Hang out. It seems obvious to many of us, but some people feel that friendship always involves doing something (and usually, this means spending money). In reality, sometimes the best way to spend the day is simply hanging out with your friends doing not much of anything. No pressure, no time limits, no stress – just a bunch of like-minded folks enjoying each other’s company.

Commit random acts of fun. Send your friend a crazy postcard with a funny message. Call and leave a joke on their answering machine. Take a favorite photo of theirs and turn it into wallpaper for their computer. Random acts of fun are a sure way to inject levity into any friendship. Just be sure that what you’re doing really is fun for everyone – for example, some people find practical jokes the height of humor, while others hate them.

Thanks to Widow’s Quest for including this post in the Carnival of Positive Thinking, to Vanilla Joy for publishing this article in the Carnival of Family Life, and to Tip Diva for featuring this post in the Carnival of Tips.

11 Comments on “6 Ways to Be a Friend Without Involving Money, Gifts or Obligation”

  • My best (female) friend is a married, Jewish, mother of three.
    On the surface, we have virtually nothing in common.
    She regularly thinks I’m weird and I think she’s weird.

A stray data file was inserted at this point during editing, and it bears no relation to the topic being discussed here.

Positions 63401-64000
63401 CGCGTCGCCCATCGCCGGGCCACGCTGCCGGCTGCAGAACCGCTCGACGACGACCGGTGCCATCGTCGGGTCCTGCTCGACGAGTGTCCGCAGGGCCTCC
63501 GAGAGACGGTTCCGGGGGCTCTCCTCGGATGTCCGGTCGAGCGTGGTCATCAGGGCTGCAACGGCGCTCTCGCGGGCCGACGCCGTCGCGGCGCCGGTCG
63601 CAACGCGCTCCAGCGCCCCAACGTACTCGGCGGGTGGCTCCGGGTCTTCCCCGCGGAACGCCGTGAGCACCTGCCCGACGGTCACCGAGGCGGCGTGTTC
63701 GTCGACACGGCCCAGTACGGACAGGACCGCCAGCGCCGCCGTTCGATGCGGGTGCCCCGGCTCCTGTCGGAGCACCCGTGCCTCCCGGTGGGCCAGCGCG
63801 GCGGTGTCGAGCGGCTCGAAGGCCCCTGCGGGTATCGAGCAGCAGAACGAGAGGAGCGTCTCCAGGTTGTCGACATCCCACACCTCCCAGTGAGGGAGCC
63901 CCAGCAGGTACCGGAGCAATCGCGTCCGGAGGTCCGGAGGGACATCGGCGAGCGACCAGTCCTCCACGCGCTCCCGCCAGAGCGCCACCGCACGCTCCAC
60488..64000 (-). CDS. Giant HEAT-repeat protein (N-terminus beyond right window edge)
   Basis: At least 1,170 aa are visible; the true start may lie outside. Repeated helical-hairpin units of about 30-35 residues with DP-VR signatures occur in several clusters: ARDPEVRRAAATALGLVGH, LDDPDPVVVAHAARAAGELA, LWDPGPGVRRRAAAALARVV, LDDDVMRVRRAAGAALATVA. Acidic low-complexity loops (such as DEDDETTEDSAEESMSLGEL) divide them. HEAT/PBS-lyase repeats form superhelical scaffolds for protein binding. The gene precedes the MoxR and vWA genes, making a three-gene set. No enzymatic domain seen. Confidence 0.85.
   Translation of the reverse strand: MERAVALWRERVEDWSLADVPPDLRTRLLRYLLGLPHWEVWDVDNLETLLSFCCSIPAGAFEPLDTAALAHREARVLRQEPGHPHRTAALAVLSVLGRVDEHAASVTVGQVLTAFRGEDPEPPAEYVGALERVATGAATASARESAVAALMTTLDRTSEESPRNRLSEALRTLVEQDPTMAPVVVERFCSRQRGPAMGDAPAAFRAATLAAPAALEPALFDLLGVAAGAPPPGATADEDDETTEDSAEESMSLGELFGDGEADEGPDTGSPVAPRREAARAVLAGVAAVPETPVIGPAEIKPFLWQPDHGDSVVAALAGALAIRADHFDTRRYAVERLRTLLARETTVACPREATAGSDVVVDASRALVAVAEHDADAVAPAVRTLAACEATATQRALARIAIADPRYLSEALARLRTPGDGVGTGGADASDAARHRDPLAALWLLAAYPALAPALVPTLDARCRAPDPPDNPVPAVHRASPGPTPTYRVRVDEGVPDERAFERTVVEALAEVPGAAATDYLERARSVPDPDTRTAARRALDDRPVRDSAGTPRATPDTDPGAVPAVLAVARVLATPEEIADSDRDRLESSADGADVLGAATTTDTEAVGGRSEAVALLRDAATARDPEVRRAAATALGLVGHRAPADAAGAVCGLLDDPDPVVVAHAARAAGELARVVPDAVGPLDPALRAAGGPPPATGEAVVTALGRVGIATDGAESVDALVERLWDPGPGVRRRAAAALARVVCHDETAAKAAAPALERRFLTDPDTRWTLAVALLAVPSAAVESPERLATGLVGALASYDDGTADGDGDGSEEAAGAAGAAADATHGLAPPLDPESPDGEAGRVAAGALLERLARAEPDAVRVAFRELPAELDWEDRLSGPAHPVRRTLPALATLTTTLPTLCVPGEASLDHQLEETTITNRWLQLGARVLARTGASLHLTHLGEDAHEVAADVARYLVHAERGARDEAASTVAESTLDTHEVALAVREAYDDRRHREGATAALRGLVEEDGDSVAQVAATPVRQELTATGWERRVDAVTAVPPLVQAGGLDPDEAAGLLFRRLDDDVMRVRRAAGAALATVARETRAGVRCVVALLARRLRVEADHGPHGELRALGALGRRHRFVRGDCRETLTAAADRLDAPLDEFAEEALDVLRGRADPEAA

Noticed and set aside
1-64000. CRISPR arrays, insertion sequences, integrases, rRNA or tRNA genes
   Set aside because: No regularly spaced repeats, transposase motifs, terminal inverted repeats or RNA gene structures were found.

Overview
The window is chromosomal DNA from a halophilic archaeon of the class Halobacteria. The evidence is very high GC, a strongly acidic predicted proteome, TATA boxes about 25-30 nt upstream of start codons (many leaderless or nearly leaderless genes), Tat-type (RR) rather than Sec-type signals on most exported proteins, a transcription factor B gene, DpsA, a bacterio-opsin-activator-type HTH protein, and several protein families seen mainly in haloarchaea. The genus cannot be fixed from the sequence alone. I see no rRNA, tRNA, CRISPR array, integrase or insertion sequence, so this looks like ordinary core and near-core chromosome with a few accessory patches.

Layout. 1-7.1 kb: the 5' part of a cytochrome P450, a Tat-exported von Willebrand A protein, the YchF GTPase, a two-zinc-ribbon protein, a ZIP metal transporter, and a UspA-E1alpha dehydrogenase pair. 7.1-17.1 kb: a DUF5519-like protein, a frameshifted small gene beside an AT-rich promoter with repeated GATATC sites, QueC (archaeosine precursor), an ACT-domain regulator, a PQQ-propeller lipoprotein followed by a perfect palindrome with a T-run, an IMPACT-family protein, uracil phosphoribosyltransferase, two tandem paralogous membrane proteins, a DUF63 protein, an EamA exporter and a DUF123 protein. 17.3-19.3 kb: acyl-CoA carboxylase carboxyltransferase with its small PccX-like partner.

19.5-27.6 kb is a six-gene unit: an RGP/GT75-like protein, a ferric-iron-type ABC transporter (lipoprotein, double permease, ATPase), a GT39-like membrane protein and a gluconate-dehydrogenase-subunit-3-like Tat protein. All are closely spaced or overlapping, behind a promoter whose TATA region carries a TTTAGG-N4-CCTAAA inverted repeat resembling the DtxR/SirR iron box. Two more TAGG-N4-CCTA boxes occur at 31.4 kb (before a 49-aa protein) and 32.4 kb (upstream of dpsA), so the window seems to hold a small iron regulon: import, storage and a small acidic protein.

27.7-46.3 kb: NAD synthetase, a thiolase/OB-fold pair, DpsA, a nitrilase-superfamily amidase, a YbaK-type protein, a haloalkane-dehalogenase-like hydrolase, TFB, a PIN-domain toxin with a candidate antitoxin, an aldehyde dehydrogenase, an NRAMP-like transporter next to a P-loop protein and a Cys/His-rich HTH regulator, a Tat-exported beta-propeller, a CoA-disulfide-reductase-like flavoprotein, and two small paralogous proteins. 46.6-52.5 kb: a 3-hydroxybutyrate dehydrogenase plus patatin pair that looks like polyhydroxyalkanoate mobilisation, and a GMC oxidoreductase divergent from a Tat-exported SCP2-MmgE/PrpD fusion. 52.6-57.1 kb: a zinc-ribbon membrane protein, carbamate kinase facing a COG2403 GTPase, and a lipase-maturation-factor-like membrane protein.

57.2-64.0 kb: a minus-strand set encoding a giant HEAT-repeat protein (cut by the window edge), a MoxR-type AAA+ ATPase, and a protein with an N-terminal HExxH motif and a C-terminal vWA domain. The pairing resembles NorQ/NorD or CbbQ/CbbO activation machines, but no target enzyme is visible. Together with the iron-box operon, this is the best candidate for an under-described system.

Well, she is kinda weird.

    Our lives, cultures, religious beliefs and backgrounds couldn’t be more different.
    When I first met her I didn’t get her… at all.
    When I got to know her (and get her) I realised that, although we’re different, we are really the same; same values, same beliefs (about many things), similar interests and similar philosophies and ideas on many significant issues.

    So the most unlikely person ever…. became my best friend.
    And she has taught me more than I could ever have imagined and my life is infinitely better for having her in it.
    When I’m an idiot, she tells me.
    I love that.

  • Good post David.
    The quote of the week that I sent out this week was: “You can make more friends in two months by becoming interested in other people than you can make in two years by trying to get other people interested in you.” It’s so true!